Paul Muldoon was born in Northern Ireland in 1951. He lives with his wife, the novelist Jean Hanff Korelitz, & his two children in New Jersey, & teaches at Princeton University. In 1999 he was elected Professor of Poetry at the University of Oxford.

Foreword
Introduction
The Fairies
Frank Martin and the Fairies
The Priest's Supper
The Fairy Well of Lagnanay
Teig O'Kane and the Corpse
Paddy Corcoran's Wife
Cusheen Loo
The White Trout; A Legend of Cong
The Fairy Thorn
The Legend of Knockgrafton
A Donegal Fairy
The Brewery of Egg-shells
The Fairy Nurse
Jamie Freel and the Young Lady
The Stolen Child
The Soul Cages
Flory Cantillon's Funeral
The Lepracaun; or, Fairy Shoemaker
Master and Man
Far Darrig in Donegal
The Pooka
The Piper and the Puca
Daniel O'Rourke
The Kildare Pooka
The Banshee
How Thomas Connolly met the Banshee
A Lamentation for the Death of Sir Maurice Fitzgerald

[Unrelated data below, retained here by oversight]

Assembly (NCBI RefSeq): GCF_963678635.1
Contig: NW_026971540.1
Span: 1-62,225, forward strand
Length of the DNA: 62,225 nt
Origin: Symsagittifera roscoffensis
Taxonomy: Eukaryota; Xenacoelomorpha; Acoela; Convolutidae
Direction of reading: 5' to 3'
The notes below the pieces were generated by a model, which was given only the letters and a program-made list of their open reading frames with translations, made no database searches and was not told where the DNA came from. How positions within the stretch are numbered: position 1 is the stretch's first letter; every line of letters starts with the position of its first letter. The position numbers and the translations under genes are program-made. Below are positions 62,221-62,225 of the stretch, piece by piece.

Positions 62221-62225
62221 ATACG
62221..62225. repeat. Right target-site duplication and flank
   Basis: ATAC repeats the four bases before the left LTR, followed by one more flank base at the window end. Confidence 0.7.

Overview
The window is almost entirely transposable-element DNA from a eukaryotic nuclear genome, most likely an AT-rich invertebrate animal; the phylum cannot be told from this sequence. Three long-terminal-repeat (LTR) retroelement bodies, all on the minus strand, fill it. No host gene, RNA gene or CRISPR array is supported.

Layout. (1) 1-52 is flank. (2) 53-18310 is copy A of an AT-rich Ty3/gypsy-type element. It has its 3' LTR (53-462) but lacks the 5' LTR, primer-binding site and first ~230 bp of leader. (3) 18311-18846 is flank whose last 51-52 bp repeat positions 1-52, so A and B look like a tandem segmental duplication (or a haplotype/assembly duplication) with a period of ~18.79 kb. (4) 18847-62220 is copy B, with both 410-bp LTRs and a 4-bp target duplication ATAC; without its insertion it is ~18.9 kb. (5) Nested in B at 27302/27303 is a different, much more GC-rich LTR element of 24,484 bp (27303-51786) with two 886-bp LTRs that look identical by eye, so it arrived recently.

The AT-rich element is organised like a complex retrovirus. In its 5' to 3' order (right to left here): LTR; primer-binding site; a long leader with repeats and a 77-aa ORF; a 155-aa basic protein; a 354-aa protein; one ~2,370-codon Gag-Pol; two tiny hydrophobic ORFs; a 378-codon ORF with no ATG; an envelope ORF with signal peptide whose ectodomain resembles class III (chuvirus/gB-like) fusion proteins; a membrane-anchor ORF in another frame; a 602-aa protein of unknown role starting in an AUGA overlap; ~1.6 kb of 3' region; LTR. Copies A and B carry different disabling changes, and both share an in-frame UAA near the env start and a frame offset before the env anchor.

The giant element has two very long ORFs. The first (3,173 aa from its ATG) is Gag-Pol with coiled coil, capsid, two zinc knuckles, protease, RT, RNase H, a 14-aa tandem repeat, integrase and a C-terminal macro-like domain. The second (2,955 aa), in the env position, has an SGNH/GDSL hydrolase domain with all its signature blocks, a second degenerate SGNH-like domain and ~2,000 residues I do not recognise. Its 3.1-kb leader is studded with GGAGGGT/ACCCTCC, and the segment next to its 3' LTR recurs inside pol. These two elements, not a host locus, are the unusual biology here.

The Banshee of the Mac Carthys
A Dream
Grace Connor
A Legend of Tyrone
The Black Lamb
Song of the Ghost
The Radiant Boy
The Fate of Frank M'Kenna
Bewitched Butter (Donegal)
A Queen's County Witch
The Witch Hare
Bewitched Butter (Queen's County)
The Horned Women
The Witches' Excursion
The Confessions of Tom Bourke
The Pudding Bewitched
The Legend of O'Donoghue
Rent Day
Loughleagh (Lake of Healing)
Hy-Brasail - The Isle of the Blest
The Phantom Isle
The Priest's Soul
The Priest of Coloony
The Story of the Little Bird
Conversion of King Laoghaire's Daughters
King O'Toole and His Goose
The Demon Cat
The Long Spoon
The Countess Kathleen O'Shea
The Three Wishes
The Giant's Stairs
A Legend of Knockmany
The Twelve Wild Geese
The Lazy Beauty and Her Aunts
The Haughty Princess
The Enchantment of Gearoidh Iarla
Munachar and Manachar
Donald and His Neighbors
The Jackdaw
The Story of Conn-eda; Or the Golden Apples of Lough Erne
Notes